Offseason Prospect Profile: Ian Rice Could Ride Uppercut Swing and Versatility to Chicago

Most of the recent hype surrounding Cubs catchers has centered on recently acquired Chris Gimenez, but there’s another backstop who could make a little noise in 2018. And not, I’m not talking about Victor Caratini.

The word majestic pretty much sums up my view of Ian Rice, whose beautiful uppercut swing is designed to hit the ball a long way. It may not be great for a high batting average, but it does create some well-struck baseballs when it connects. Rice’s development as a hitter really accelerated over the past two seasons and his ascension to the upper echelons of the Cubs’ system has been a breath of fresh air.

Selected out of the University of Houston in the 29th round of the 2015 draft, Rice didn’t catch my eye during his first summer as a pro at Eugene. When he arrived at South Bend in late April of 2016, however, he just destroyed the baseball. He was quickly promoted to Myrtle Beach and hit 15 home runs that first full season.

Rice was assigned to AA Tennessee and really grew defensively as a catcher, but he also continued a trend of hitting home runs and getting on base at an extremely high rate. While he only hit .230 for the year, he posted a .353 on-base percentage and finished the season with 17 home runs. That performance and potential led to Rice taking part in the prestigious Arizona Fall League.

Playing among other top prospects from several teams with the Mesa Solar Sox, Rice manned both corner infield spots, did some catching, and served as the designated hitter. While he did not hit any home runs, he batted .311 with a .415 OBP and drove in 11 runs. If he’s able to duplicate the growth he’s displayed over the past two seasons, 2018 should be very exciting year for the 24-year-old prospect.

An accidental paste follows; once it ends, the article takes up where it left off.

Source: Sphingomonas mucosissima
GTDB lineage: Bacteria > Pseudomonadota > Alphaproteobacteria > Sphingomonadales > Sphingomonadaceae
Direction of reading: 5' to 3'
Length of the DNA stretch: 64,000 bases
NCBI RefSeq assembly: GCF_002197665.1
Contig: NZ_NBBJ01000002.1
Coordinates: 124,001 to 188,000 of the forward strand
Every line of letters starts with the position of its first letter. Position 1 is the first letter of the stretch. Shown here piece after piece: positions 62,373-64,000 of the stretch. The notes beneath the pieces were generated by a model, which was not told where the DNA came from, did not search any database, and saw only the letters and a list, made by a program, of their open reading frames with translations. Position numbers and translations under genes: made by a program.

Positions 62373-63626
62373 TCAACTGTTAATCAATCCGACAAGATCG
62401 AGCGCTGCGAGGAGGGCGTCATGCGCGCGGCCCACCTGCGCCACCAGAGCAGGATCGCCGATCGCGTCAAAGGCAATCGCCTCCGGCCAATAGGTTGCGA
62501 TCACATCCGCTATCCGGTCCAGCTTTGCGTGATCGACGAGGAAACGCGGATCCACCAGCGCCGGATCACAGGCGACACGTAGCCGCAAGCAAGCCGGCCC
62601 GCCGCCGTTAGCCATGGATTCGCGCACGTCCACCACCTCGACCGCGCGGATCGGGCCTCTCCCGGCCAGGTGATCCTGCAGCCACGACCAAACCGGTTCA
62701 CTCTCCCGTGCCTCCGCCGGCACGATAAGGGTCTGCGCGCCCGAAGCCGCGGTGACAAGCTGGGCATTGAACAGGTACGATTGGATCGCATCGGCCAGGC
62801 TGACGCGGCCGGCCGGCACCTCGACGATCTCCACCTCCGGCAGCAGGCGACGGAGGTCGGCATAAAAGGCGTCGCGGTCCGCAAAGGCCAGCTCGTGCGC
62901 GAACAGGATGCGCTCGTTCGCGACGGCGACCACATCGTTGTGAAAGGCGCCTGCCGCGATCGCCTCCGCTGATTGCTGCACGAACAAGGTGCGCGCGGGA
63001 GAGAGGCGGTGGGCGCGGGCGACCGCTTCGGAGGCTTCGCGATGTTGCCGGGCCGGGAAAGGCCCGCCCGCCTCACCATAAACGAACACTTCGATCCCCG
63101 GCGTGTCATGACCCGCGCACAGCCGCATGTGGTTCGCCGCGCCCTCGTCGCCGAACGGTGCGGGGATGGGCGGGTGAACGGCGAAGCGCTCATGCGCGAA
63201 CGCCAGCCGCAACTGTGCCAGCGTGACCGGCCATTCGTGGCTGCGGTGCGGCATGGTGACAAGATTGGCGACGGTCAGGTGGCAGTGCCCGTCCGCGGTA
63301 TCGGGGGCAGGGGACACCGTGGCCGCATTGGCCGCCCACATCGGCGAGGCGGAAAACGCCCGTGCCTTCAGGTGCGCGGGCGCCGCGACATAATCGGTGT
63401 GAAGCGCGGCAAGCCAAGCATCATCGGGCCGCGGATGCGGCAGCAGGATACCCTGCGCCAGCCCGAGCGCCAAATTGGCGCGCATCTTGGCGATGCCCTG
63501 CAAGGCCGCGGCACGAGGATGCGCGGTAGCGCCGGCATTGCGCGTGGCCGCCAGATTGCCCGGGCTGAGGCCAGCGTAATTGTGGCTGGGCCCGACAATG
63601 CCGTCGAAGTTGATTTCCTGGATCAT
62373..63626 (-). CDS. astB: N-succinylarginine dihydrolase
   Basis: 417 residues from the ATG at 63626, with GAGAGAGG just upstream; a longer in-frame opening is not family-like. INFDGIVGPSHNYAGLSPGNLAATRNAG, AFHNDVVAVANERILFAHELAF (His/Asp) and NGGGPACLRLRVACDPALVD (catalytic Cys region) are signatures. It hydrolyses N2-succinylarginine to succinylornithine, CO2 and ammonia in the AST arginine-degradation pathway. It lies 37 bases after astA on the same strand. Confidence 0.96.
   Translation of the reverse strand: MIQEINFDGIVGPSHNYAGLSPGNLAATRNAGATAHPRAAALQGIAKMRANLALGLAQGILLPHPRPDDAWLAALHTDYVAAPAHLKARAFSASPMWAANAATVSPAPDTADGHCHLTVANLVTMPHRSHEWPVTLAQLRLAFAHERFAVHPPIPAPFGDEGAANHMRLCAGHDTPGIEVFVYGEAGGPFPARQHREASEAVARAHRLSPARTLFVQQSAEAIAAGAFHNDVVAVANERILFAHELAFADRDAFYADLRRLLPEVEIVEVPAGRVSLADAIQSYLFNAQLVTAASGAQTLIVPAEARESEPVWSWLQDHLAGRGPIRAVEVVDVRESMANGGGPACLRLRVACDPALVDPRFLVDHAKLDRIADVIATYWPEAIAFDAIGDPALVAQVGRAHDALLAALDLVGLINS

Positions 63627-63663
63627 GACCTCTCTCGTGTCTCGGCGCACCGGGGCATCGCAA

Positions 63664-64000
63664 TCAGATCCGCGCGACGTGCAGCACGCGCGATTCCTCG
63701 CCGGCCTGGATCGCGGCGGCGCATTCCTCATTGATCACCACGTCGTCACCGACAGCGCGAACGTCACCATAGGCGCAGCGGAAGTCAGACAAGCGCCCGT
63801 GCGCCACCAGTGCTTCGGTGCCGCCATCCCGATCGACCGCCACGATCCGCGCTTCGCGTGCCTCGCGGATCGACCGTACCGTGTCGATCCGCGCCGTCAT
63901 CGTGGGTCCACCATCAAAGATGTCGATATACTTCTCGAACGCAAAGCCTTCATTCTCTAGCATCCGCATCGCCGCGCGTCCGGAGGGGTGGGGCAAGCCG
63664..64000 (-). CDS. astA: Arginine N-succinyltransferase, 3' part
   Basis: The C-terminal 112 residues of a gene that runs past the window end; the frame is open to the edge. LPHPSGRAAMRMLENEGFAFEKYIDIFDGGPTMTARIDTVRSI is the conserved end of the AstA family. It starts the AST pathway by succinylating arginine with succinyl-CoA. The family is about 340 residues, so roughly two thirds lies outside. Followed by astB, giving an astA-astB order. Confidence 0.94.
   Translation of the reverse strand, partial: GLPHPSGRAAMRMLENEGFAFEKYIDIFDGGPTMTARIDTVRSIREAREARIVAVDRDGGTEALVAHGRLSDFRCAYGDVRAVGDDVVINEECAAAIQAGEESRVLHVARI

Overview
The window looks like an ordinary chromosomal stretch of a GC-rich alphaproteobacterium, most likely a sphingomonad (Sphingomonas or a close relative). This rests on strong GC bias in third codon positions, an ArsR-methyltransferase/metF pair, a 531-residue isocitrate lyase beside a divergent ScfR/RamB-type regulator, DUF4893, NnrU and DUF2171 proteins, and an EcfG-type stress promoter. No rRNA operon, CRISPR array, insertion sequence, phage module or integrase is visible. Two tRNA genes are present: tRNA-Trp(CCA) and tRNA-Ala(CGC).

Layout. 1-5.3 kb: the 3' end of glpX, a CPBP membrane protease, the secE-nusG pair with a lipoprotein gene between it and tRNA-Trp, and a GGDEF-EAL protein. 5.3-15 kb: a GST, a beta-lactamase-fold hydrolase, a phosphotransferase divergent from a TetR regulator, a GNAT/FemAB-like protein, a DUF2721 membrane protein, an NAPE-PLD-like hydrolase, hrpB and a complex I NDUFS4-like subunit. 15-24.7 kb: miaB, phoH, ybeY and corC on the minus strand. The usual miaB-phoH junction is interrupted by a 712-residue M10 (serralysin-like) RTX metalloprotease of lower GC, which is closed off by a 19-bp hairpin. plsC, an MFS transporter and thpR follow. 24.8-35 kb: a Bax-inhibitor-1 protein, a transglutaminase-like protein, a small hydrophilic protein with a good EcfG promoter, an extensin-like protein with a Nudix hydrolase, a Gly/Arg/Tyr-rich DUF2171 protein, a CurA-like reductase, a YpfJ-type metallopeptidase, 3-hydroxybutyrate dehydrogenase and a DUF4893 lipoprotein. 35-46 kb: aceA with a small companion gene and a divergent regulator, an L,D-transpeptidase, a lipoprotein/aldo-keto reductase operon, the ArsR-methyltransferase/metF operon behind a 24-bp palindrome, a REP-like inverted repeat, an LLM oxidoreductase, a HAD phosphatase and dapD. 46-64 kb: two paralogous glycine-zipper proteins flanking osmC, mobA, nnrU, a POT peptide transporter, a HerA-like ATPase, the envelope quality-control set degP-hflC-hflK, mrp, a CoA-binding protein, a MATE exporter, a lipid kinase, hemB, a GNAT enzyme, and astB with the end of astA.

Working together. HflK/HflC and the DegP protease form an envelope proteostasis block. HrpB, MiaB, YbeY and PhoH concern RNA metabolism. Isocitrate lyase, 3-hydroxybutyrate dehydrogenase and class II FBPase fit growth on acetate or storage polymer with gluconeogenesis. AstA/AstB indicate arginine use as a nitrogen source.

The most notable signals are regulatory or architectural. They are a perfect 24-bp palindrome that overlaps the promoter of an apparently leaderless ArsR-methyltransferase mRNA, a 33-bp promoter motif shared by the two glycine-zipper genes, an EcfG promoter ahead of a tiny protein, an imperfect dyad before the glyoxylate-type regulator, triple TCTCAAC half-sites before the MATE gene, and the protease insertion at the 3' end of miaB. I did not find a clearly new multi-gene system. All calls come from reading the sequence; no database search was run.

Basic Info
6-0, 195 lbs.
Age – 24
Bats/throws – R/R
Draft – 29th Rd (2015)

If asked to list my top five Cubs prospects in terms of who I’d like to watch play, Rice would easily make the list.


The most obvious reason that is he is going to be playing in a hitter’s league in 2018 and he is going to crush some baseballs. However, I don’t think that’s what the Cubs are looking to see from Rice.

The ultimate goal is to get him Chicago. With Wilson Contreras entrenched behind the plate, Rice provides an alternative to Victor Caratini and offers a bit more versatility to boot. With the potential for serious power and elite strike zone management to the table, the Cubs are probably looking for Rice to further improve his on-base percentage in 2018.

Though he walked at a 15.3 percent rate last season, his strikeout rate was a career-high 22.8 percent and his .263 batting average on balls in play was a career low. Rice was a pull-heavy hitter (57 percent) who may need to try going to right more often (27 percent).

What’s more, only around 12 percent of his batted balls were line drives while 37 percent were ground balls and over 50 percent were fly balls. That is what you’re naturally going to get with an uppercut swing, but Rice is definitely coming across as a three-outcome hitter.

Rather than tinker much with that swing, I think the Cubs may just leave the it as it is and will take the good with the bad. Personally, I’d like to see more line drives and a different spray pattern, but that’s just me. It’ll be interesting to see what kind of hitter Rice becomes in 2018 and where he becomes it.

He is more than likely going to be playing a mixture of positions at Iowa. I am sure he will catch some, but he also could be at first and third to continue to make himself more versatile. And that could well be what helps him get to Chicago, where Joe Maddon knows a little something about moving players around in the field.

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